In addition to hands on treatment, myotherapists prescribe rehabilitation plans and give other advice to treat or manage a client’s condition.
Another name that is sometimes given to some myotherapists is musculoskeletal therapist (MST). Myotherapists differ from chiropractors and physiotherapists though, as they take a more holistic approach to client care and give equal attention to treating a client’s symptoms and the underlying root causes, which often results in long-lasting improvement.
Employment prospects for natural health practitioners are tipped to grow very strongly up to 2017, according to respected federal government initiative Job Outlook. The Complementary Healthcare Council of Australia backed this trend, with the majority of its members predicting industry growth over the next three years.
78% of musculoskeletal therapists/myotherapists surveyed by Endeavour in 2013 are currently working in clinical practice, with 31% owning and operating their own clinic.
17% of musculoskeletal therapists/myotherapists surveyed by Endeavour earn more than $100,000 a year.
MSTs and Myotherapists may work as Vocational Rehabilitation Practitioners. This role involves assisting people with impairments or disabilities to access, maintain or return to employment. It typically involves thorough assessment, design and implementation of a rehabilitation program, and documentation of the client’s progress. In this career, practitioners work side by side with physiotherapists, occupational therapists and other health professionals, liaising with employers, insurance companies and medical practitioners.
Many myotherapists treat clients in their own clinic or work from a multi-modality clinic in consultation with other healthcare providers. Myotherapists typically work to assist clients with acute injury, pain management or rehabilitation and treat symptoms associated with the nervous, muscular or skeletal systems. Practitioners may focus on particular areas of interest such as elite sport (commonly AFL, rugby, cycling, running), performance (musicians and singers), pre- and post-pregnancy, elderly care.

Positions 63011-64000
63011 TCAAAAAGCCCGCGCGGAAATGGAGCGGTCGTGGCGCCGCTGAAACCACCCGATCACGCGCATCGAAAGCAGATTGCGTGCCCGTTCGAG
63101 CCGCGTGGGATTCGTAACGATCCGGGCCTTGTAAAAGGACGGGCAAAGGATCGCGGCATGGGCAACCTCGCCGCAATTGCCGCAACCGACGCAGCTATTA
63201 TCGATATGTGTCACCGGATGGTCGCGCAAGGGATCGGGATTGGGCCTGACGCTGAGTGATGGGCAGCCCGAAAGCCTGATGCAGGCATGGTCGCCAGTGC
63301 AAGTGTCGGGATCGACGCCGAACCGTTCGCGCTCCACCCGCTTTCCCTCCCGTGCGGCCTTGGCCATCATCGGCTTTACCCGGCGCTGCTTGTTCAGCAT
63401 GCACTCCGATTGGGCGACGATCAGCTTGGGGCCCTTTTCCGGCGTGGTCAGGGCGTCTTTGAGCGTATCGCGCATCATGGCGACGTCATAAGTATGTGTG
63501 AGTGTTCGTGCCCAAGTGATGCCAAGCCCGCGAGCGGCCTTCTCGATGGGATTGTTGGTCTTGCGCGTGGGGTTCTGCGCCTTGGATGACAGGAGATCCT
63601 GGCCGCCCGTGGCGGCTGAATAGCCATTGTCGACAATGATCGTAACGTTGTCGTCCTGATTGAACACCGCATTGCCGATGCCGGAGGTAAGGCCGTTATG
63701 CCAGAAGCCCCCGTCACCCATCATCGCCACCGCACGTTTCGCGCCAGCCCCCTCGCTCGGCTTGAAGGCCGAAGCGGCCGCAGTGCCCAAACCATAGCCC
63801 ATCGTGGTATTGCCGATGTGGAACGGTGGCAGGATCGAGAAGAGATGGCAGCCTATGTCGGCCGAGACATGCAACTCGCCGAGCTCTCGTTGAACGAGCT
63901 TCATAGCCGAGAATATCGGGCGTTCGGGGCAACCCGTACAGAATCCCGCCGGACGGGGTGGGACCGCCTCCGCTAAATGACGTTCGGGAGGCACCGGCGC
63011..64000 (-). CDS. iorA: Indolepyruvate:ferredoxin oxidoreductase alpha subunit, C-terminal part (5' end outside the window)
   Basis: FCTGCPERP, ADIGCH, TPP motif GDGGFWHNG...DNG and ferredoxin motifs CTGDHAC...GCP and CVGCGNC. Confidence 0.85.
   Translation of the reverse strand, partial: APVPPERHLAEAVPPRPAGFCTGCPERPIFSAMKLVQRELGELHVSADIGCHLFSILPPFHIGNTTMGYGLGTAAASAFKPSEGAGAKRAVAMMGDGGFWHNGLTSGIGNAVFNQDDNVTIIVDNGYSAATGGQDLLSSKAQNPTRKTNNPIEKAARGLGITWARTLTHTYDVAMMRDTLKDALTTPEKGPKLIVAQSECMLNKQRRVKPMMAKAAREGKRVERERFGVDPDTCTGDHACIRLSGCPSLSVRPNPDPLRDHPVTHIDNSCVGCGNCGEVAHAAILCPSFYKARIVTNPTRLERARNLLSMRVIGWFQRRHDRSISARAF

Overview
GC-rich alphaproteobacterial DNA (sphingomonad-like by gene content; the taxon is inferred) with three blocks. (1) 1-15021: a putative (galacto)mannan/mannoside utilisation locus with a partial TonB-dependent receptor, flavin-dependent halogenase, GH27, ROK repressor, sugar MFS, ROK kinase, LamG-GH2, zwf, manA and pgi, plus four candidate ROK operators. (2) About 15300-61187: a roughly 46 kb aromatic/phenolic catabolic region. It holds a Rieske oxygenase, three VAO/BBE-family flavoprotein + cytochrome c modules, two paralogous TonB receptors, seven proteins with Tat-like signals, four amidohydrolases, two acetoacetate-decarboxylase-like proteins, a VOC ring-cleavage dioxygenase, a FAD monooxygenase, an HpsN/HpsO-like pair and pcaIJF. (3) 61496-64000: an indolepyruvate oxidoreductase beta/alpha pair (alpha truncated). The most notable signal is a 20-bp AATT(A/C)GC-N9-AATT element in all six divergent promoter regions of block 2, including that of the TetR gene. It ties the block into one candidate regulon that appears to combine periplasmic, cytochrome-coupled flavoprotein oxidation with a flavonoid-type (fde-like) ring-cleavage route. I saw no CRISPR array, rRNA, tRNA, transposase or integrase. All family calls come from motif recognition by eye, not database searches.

Vocational Rehabilitation Specialist
Myotherapists may work as vocational rehabilitation practitioners. This role involves assisting people with injuries or impairments to access, maintain or return to employment. It typically involves a thorough assessment, design and implementation of a rehabilitation program and documentation of the client’s progress. In this career, practitioners work side by side with physiotherapists, occupational therapists and other health professionals, frequently liaising with employers, insurance companies and medical practitioners.
Sports Therapist/Sports Trainer
As a sports therapist or sports trainer, a myotherapist works closely with coaches and other healthcare professionals to ensure optimal outcomes for the athlete or team. Sports therapists often treat court-side or on the field, to keep the athlete performing at their best when it matters most. In this role, myotherapists are responsible for treatments pre- and post-game to enhance performance, recovery and overall athlete development.
Movement specialists assess and assist to change a client’s problematic movement patterns and inflexibility. Clients often seek a movement specialist’s help in order to continue their sport, hobby or work activity that has become untenable due to recurrent injury, pain or dysfunction. In this role, you will develop a series of cues, stretches and exercises to repattern or modify the way your client moves in their environment. Most frequently, movement specialists work alongside personal trainers, exercise physiologists or coaches in a gym environment.
Myotherapists may work as health coaches, often with a specialist client group such as people with chronic pain, or mothers of young children. In this role, the myotherapist works with the client on their training, strength and conditioning needs, to boost their performance and help prevent or manage injuries and pain. Health coaches seek to educate clients and increase their awareness of their own and optimal behaviours. They assist clients to identify key goals and put them into action using changes that are gradual, sustainable and well supported.
Myotherapists and MSTs are in demand as lecturers, supervisors and academics with leading education institutions around the world. This can involve writing course curriculum for vocational and higher education institutions, guiding students through the academic process, evaluation assessments and exams and presenting seminars and workshops to students.
Some Myotherapists and MSTs specialise in research, focusing on areas such as chronic pain management, effectiveness of particular interventions (such as dry needling) or public health statistics. Researchers contribute to and develop the body of knowledge in their field which assists other Myotherapists to follow evidence based practice.
Of the myotherapists/musculoskeletal therapists surveyed by Endeavour, 79% were female and 21% male.
Clients per week
Most myotherapists/musculoskeletal therapists surveyed by Endeavour see between 21 and 30 patients a week.
Myotherapists can choose to do further study in the areas of physiotherapy, chiropractic, occupational therapy, chronic pain specialty, osteopathy and exercise physiology.